Gladys being gently encouraged to take part in the session. I always welcome care home staff joining in as it's a great way to bond with residents!

Lastly, an outside consultant establishes a link between the care home residents and their outside community. I know we’d all like to think that everyone has visitors; members of their family or friends who come to visit at regular intervals, but sadly, for a lot of care home residents this isn’t the case. Outside consultants come in with news of the outside world and help people feel more connected with what’s going on outside their immediate environment. It can help prevent some of the feelings of isolation and detachment that a lot of care home residents feel.

This last issue of isolation and loneliness has become so important that it is now a requirement from The Care Quality Commission (the care home governing body that inspects acre homes in the UK) that all care homes make an effort to establish links within their local community. In their latest update to their Key Lines Of Enquiry (the way in which a care home is measured) they state that if a home is to receive an ‘Outstanding’ grade in the way that it responds to people’s needs, it needs to evidence that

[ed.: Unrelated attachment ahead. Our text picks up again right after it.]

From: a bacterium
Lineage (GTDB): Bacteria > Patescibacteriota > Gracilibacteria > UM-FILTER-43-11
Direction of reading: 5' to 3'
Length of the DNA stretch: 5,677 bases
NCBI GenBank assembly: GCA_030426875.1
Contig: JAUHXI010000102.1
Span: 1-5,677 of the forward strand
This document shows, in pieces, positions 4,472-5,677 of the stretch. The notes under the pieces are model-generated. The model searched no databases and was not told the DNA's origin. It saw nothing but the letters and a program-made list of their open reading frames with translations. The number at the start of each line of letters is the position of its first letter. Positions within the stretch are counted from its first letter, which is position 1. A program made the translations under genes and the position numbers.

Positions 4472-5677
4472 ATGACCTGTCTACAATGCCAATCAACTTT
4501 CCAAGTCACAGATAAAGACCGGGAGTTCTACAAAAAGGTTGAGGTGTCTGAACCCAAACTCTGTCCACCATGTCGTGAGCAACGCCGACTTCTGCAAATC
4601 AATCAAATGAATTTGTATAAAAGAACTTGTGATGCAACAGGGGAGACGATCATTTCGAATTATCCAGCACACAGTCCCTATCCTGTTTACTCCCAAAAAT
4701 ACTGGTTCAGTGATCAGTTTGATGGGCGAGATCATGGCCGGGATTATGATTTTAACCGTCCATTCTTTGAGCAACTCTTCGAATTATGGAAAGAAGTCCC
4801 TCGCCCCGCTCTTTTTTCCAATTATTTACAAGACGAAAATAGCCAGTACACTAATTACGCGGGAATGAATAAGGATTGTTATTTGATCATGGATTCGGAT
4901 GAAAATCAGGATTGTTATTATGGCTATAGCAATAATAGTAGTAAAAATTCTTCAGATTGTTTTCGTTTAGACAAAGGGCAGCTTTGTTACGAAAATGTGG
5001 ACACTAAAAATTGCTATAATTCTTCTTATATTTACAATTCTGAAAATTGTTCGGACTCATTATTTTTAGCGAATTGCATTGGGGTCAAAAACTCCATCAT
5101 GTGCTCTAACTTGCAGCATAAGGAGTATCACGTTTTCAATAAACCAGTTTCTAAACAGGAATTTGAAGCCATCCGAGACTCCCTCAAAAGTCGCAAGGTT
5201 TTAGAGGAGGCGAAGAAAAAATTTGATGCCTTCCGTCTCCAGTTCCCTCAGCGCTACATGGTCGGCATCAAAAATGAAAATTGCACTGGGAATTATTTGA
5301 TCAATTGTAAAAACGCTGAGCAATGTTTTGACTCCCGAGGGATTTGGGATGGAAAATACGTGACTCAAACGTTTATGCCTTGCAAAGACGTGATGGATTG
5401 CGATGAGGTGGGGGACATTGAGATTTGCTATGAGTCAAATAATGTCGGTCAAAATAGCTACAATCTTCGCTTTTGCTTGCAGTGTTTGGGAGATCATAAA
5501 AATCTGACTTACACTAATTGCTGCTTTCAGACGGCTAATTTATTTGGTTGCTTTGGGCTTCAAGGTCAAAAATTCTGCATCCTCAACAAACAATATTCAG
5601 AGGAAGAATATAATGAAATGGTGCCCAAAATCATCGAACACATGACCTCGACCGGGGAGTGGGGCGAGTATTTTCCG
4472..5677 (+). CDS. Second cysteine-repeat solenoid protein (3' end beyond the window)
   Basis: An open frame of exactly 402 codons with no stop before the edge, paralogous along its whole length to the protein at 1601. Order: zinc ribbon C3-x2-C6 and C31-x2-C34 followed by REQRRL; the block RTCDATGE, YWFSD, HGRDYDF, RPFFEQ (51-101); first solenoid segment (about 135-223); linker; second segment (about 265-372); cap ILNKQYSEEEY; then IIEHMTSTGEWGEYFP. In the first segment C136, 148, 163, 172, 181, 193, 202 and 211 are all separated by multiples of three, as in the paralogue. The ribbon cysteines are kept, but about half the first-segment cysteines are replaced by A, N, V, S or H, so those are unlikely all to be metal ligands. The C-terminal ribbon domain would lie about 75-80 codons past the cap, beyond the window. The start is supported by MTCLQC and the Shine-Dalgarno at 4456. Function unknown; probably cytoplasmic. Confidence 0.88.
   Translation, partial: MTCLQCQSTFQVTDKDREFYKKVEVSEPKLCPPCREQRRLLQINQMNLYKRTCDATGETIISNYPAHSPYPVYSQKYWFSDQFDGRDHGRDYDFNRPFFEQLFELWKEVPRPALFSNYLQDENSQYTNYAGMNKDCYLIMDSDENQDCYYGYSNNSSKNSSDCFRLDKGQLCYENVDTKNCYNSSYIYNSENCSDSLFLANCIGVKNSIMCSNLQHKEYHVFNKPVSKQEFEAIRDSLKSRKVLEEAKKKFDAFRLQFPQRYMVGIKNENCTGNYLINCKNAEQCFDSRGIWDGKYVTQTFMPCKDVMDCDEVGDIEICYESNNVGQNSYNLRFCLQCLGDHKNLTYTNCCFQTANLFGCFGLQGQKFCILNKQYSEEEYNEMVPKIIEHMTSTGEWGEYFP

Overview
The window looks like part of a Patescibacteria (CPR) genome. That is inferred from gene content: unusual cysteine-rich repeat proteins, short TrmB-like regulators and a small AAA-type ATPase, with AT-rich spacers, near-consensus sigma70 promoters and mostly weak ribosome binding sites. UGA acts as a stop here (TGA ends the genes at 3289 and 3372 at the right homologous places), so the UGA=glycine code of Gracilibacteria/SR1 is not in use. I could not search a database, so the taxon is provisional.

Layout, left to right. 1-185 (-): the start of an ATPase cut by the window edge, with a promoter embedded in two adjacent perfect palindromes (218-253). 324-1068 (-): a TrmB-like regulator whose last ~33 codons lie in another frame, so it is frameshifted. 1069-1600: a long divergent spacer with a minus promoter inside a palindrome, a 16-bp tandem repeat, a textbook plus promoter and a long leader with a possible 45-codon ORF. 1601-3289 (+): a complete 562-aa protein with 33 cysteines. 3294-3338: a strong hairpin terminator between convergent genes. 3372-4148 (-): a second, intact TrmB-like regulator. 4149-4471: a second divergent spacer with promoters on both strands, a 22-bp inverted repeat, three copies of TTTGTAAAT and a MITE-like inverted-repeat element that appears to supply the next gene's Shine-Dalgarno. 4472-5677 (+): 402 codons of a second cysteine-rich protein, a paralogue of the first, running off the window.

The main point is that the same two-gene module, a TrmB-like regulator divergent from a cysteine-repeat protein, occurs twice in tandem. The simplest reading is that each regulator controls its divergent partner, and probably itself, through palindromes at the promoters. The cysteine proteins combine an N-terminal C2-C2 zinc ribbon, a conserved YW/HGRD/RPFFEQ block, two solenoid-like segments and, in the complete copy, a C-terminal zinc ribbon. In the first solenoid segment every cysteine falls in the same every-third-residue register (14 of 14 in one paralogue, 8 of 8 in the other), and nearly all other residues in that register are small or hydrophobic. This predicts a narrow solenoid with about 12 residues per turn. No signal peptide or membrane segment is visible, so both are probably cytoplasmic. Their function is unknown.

“The service is an important part of its community. It develops community links to reflect the changing needs and preferences of the people who use it.”

And for or a ‘Good’ grade,

"There are good links to local community resources that reflect the needs and preferences of the people who use the service."

A home is seen to need improvement if

“Community links are not always well maintained or are the right ones for people.”

 

Residents rocking some disco moves! All Join The Circle Sessions are suitable for Dementia sufferers and those with impaired physical ability. Dance for everyone!

Residents rocking some disco moves! All Join The Circle Sessions are suitable for Dementia sufferers and those with impaired physical ability. Dance for everyone!

There is still a bit of a culture of cost cutting in some care homes, although I’m noticing it less and less. It can sometimes lead to outside consultants being cut from the activity program within a home. But with the addition of CQC’s KLOES to all of the other benefits to hiring an outside consultant, it’s kind of a no brainer. Especially if the activity is affordably priced.

When care homes hire Join The Circle Co-ordinators they’re getting a huge return on a relatively small investment as the sessions are priced so that most care homes can afford regular sessions (be that weekly, fortnightly or monthy). I always advise my trainees on how to price their sessions, so that care homes can keep affording Join the Circle Sessions, whoever is running them. Which works out well for both the homes who get a high quality, CQC box ticking activity, that their residents love, whilst Co-ordinators get repeat bookings.

(all quotes are cited from CQC’s Adult social care KLOEs – prompts and characteristics released in October 2017 and available to download from CQC website.)